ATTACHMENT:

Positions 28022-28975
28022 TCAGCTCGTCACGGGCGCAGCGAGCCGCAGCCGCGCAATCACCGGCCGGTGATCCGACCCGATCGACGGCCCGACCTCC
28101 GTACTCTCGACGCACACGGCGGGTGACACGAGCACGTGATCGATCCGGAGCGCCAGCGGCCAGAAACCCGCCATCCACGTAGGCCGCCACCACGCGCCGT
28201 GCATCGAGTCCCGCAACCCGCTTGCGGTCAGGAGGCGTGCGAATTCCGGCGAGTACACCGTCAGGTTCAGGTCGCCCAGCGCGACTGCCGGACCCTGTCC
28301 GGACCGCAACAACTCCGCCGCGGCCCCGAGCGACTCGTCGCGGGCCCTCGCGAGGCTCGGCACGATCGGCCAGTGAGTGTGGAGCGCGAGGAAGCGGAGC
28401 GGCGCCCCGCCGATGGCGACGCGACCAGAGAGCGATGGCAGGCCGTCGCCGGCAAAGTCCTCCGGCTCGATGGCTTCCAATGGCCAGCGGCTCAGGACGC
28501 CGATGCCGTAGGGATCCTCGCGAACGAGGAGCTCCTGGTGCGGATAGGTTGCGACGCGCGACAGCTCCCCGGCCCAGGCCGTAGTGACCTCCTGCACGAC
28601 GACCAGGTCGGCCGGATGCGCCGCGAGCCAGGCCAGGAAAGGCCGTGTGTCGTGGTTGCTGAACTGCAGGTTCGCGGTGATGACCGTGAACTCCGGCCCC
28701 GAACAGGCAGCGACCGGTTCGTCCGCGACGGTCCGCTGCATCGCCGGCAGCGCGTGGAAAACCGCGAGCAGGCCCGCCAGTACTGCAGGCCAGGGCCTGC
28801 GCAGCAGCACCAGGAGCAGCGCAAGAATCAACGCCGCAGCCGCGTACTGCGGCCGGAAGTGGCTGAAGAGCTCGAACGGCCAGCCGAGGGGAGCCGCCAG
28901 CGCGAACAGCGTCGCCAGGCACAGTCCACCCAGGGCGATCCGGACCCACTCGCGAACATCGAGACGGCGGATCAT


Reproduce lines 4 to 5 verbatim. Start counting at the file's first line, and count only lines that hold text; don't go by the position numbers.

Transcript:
28201 GCATCGAGTCCCGCAACCCGCTTGCGGTCAGGAGGCGTGCGAATTCCGGCGAGTACACCGTCAGGTTCAGGTCGCCCAGCGCGACTGCCGGACCCTGTCC
28301 GGACCGCAACAACTCCGCCGCGGCCCCGAGCGACTCGTCGCGGGCCCTCGCGAGGCTCGGCACGATCGGCCAGTGAGTGTGGAGCGCGAGGAAGCGGAGC